Every week, one of the most tension-fueled moments on Drag Race is the gap between RuPaul saying “Good luck, and don’t fu*ck it up” and the start of the Lip Sync For Your Life. Sure we’re all eagerly anticipating the show-stopping smackdown, but there are those few, unspoken seconds where we’re also waiting to hear what song the two queens will be lip-syncing to.
Of course, the show has a good track record on that front, frequently delivering bop after bop that will have the fans gagging after just the first few bars. Over 14 regular seasons, 7 All Stars, and countless international spin-offs, the series has made a habit of finding the perfect music to soundtrack these climactic moments. There are gay anthems, new party-ready favorites, remixes on classics, and even some left-field picks.
Can I get a “quack quack” here?
But how does the show decide which songs to use? In a new interview with The WOW Report, Drag Race executive producer Tom Campbell reveals all.
Each season, the music supervision and production teams—which Campbell says is a super-group of “queer people who are obsessed with pop music and pop culture”—debate and assemble a list of songs they’d like to feature on the show. (Which, frankly, is something we’re doing in our spare time anyway—can we get paid for that, too?)
From there, the list is sent to Mama Ru herself, who, of course has ultimate veto power over what tracks do and don’t get used on the show.
“He will reject songs because they’re the wrong tempo, they don’t build, there’s all of these factors he’s thinking about,’ Campbell reveals. It seems the show has unending trust that Ru will pick numbers that are best for the show—and rightfully so.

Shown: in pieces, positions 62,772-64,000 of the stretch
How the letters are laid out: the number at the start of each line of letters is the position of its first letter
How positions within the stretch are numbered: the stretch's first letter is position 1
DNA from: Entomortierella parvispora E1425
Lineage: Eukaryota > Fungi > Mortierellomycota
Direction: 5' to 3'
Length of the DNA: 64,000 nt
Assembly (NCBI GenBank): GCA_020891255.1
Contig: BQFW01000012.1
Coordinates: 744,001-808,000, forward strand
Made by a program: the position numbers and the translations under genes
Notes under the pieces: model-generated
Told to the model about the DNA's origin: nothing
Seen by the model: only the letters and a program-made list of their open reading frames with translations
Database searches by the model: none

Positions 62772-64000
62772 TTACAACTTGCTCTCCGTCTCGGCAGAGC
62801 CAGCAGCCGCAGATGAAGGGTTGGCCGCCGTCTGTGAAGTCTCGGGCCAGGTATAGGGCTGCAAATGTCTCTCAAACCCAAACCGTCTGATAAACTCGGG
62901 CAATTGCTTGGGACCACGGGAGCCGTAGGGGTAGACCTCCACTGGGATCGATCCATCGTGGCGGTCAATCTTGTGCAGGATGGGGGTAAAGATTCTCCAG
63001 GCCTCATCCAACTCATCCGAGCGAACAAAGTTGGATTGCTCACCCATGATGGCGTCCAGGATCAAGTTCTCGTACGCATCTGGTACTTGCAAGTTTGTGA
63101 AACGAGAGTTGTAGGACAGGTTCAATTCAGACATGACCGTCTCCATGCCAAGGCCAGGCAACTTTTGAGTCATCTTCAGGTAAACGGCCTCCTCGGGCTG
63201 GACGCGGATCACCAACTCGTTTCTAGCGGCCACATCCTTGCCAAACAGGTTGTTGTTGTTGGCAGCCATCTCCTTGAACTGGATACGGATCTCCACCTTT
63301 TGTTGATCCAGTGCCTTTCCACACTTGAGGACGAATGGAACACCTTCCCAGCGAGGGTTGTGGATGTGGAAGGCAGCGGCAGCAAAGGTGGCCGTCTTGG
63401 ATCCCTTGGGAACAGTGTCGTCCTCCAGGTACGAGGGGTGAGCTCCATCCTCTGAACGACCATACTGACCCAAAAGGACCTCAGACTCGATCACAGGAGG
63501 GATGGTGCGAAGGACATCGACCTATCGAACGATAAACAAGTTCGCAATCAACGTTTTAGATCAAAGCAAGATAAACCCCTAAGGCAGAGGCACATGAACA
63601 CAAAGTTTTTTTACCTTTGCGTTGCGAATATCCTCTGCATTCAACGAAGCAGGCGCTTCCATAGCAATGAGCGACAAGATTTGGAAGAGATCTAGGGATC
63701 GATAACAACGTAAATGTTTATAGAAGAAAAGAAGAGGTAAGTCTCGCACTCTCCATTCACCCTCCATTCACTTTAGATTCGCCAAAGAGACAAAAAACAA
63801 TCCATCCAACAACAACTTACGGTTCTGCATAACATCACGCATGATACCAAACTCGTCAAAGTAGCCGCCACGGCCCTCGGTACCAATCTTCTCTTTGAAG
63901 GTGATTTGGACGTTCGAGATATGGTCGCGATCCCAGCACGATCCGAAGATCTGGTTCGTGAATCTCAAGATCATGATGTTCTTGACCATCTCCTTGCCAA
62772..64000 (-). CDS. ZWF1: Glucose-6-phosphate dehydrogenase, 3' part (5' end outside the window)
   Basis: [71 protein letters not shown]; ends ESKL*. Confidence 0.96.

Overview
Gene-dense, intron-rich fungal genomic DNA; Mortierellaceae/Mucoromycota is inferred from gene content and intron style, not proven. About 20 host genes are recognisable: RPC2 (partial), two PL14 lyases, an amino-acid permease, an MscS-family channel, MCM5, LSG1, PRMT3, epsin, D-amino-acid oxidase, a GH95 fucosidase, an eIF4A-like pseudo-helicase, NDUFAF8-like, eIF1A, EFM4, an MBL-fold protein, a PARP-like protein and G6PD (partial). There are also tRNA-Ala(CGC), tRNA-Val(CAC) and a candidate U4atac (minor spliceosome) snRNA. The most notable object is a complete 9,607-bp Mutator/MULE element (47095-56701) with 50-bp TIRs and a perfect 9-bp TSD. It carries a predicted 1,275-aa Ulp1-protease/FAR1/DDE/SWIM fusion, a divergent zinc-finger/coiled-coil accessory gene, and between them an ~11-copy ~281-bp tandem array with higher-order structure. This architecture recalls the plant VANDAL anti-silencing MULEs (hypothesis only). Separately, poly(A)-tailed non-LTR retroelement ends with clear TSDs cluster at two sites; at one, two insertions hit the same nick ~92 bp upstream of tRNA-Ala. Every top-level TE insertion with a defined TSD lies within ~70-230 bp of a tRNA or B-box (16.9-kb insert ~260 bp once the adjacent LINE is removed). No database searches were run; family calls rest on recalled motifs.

“He is truly a PhD in pop culture, especially when it comes to music.,” says Campbell. “Back in the iPod days, when RuPaul gave you an iPod that he had loaded with music, it was a gift from god.”
Dida Ritz in season four still ranks as one of the best lip syncs on RuPaul’s Drag Race. pic.twitter.com/SDO3IpJakY
— Religion Is The Cancer (@naijagayman) November 21, 2020
But even with the almighty power of Ru behind them, the Drag Race team hasn’t always had an easy time getting the songs from their wish list. As Campbell recalls, in the early days, when they were “this little show that nobody knew,” it was a challenge to get clearances, especially because the budget wasn’t there to cover some pricey licensing agreements.
However, as the franchise’s popularity has exploded—especially after the regular seasons made the move from Logo to VH1—that’s only made the team’s job easier. On one hand, yes, the budget is much, much bigger. But there’s also the fact that artists and labels now actively pursue the show to have their songs featured. After all, you can listen to a song and think it’s good, but it’s not until you’ve seen a few queens shablam along to the beat that you know it’s legendary.
And the proof is in the charts. According to data from chart analyzers at Luminate, many of the tracks and artists featured in the show’s lip syncs experience massive streaming bumps after they air.
One of the earliest examples of the Drag Race-to-chart-success pipeline was in Season 9’s finale, when Shea Couleé and Sasha Velour went head-to-head over Whitney Houston’s 1987 cut “So Emotional”—we bet you’re already picturing those rose petals, aren’t you? That explosive performance saw the song’s streaming numbers spike by 510% afterwards.
Another jaw-dropping example of Drag Race‘s power came early in season 13, when Denali danced circles around her Chicago sister Kahmora Hall set to Crystal Waters’ ’90s house hit, “100% Pure Love.” With the song’s placement on the show, Watersa achieved her highest-ever placement on Billboard’s Dance/Electronic Digital Song Sales chart.
And most recently, “Swept Away” from Diana Ross—an otherwise underrated track—saw a 2,809% streaming bump after Bosco and Jasmine Kennedie’s sexy tribute to the song. It was Ru’s special way of giving back to his idol by helping Miss Ross sweep the charts once again.
While Drag Race is all fun and gags, Campbell sees what they do as an essential part of queer herstory: “I don’t have children, and I’m not going to have children, but that’s part of what this show does; it’s passing down these generational moments. The queens come together in this safe, queer space to teach us, and then we take that and try to teach the children.”